“To win one hundred victories in one hundred battles is not the highest skill. To subdue the enemy without fighting is the highest skill.” — Sun Tzu, The Art of War
A lot has been said about martial arts. There’s a lot of punching, kicking, and wrestling involved — all considered as systems and tools of brutal force. This notion or preconceptions about the martial arts were developed, in a large measure, due to films and movies that depicted the combative arts as a means of inflicting violence.
But in reality, the true aim of martial arts is quite exactly the opposite. At the core of every fighting philosophy are the values of valor, chivalry, nobility, self-control, and self-sacrifice. This art form is not just about fighting, combat, or self-defense. Martial arts philosophy stresses that people should live in peace and harmony. It also emphasizes respect for self and others, compassion, and a high regard for physical and moral excellence. In its purest form, the martial arts is practiced to achieve strength and enlightenment of the mind, body, and spirit.
For thousands of years, different people from different cultures have practiced and propagated their own system of martial arts. These unique forms of self-defense and philosophies include the following:
- Kung Fu (skill developed over time through effort)
- Karate (empty hand)
- Muay Thai (Thai boxing or kick-boxing)
- Tae Kwon Do (foot hand way)
- Wing Chun (forever spring)
- Silat (to fend off)
- Aikido (the way of harmonious spirit)
- Judo (gentle, soft way)
- Yaw-yan (dance of death)
- Jeet Kune Do (way of the intercepting fist)
- Jiu-jitsu (the soft, pliable method)
True achievement in martial arts is not gaining the force and skill to smash bricks, cement blocks, baseball bats, and blocks of ice. Neither is it the privilege of wearing different colors of belts nor the prestige of winning sparring championship titles or tournament trophies. The real value of martial arts is in helping individuals harness their natural physical strength and innate goodness of character.
The power within— the elevation of the spirit and the mind. The spiritual side of the martial arts is not religious in any sense but more closely related to the practice of ethics and philosophy. Spirituality in the martial arts is manifested in several training methods and techniques which includes breathing and relaxation drills. According to experts, these drills may help reduce stress and anxiety.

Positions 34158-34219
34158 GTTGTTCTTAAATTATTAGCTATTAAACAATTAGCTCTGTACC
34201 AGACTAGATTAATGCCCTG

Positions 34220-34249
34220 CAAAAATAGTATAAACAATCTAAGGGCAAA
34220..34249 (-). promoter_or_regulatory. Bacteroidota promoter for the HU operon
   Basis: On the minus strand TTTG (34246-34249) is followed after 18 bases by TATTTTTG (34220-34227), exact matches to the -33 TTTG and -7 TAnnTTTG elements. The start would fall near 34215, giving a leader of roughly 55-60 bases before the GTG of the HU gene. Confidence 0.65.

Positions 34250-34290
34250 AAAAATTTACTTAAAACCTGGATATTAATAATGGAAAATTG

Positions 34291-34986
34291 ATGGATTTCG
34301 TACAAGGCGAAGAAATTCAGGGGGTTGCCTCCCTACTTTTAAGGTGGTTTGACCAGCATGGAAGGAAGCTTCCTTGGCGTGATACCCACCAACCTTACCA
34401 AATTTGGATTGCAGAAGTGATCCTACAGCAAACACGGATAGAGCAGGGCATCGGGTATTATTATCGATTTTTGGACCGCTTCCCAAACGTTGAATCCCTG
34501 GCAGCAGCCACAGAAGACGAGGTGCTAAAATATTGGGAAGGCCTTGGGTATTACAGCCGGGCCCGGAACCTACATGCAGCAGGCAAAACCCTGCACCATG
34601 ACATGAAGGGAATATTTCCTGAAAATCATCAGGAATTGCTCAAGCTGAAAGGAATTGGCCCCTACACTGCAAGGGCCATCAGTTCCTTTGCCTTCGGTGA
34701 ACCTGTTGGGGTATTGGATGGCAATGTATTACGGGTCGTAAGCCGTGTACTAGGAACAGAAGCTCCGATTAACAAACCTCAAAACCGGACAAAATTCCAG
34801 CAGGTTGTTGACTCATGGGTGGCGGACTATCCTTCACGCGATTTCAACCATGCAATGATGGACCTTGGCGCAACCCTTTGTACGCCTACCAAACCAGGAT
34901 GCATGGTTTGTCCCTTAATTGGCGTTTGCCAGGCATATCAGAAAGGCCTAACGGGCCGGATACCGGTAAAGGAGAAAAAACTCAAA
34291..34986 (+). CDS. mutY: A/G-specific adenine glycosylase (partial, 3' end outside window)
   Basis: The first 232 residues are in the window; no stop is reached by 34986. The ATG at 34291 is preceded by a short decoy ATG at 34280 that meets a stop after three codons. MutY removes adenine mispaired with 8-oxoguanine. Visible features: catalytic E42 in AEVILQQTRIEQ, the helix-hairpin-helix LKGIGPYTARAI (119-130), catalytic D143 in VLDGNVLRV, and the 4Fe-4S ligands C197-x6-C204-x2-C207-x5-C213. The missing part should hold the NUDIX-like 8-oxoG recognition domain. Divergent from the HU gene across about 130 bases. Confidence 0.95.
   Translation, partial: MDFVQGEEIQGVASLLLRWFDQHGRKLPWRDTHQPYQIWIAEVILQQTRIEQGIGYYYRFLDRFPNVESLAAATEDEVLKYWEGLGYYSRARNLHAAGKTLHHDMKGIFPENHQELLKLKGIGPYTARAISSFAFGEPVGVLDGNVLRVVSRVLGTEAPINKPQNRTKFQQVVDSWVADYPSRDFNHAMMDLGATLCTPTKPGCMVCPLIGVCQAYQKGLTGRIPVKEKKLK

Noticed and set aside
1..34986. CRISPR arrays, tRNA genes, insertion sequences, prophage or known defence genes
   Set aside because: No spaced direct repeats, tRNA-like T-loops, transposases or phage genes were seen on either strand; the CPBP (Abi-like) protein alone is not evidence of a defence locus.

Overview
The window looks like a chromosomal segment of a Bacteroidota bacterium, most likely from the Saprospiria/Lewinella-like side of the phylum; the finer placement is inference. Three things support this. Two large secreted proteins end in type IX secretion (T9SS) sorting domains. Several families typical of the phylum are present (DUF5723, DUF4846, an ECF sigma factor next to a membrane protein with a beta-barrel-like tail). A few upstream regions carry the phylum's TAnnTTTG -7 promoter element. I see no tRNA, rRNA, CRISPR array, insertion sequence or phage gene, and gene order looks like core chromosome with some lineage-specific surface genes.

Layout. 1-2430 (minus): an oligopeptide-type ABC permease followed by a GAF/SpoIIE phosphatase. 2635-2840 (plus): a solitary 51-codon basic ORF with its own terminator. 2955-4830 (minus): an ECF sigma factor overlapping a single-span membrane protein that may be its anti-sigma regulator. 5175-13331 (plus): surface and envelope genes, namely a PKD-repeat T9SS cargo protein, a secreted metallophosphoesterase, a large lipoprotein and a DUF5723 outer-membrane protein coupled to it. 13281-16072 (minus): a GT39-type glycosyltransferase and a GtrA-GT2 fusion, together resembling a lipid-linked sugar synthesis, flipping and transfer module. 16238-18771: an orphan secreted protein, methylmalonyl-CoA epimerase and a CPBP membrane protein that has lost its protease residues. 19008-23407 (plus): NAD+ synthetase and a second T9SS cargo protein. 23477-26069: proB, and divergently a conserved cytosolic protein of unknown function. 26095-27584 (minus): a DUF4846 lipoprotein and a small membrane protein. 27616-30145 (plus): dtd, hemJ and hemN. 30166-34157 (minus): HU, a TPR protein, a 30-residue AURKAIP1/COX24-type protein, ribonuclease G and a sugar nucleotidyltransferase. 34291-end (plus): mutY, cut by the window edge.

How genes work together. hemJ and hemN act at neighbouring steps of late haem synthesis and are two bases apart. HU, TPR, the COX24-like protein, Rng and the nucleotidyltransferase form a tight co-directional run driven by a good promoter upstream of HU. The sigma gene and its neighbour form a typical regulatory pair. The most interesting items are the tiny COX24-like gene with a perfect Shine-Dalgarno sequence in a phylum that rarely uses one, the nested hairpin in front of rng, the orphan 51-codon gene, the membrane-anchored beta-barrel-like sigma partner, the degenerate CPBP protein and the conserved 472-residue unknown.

Engaging in martial arts also helps people in their battle against emotional, physical, and mental stress and ailments. The deep breathing exercises, similar to the techniques of yoga, produce a calming effect on a martial artist. The inhalation of oxygen and the concentration involved in meditative execution of martial arts routines serve to relax the body and provide “stillness” in the mind during practice. In many martial arts schools, the practice not only centers on the defensive aspects but also on the benefits of martial arts in coping with anxiety, stress, and fear.
Long-time martial arts practitioners attest that physical training has helped them deal with depression, insomnia, high blood pressure, and other related illness. To some degree, one can even “shout away” both stress and anxiety during a punching or kicking exercise.
Today, martial arts therapy is used as an unconventional treatment for children or adults with social anxiety disorders. Also known as social phobia, this condition refers to excessive, long-lasting anxiety due to various fears, worries and apprehensions. In general, people with social anxiety disorder have an intense fear of being judged or ridiculed by others. People with this condition may often be found in isolation or may only have very few friends.
Through martial arts training, people with anxieties may be taught to improve their social skills at the same time as they learn self-defense. These individuals are also taught to develop self-respect and respect for others. By attending self-defense classes, people with anxieties slowly gain confidence and develop healthy relationships with other people in and outside the class. Regular martial arts practice not only provides skills in self-defense. More importantly, it restores or improves the self-image of the practitioner.
Some precautions in practicing martial arts
In general, the martial arts is an excellent means to achieve physical fitness and spiritual health. But if it is practiced carelessly or without proper instruction, the physical activities and routines involved in martial arts training may cause harm or injury. Certain very strenuous movements may put a high stress on the muscles and joints. It is also very important to give special attention to stretching. Stretching regularly to maintain or increase flexibility helps lower the risk of injuries.
Indeed, the martial arts has a deep meaning and philosophy. It is a centuries-old way of training a fighter — how not to fight, which is a paradox in the art and science of combat. These days, it is now one of the most popular means to attain physical health and to control stress and anxiety. But just like everything else in life, martial arts can be used either for good or for bad. For the serious practitioner, determining the proper and safe ways of training is as important as gaining the true, philosophical aims of the martial arts.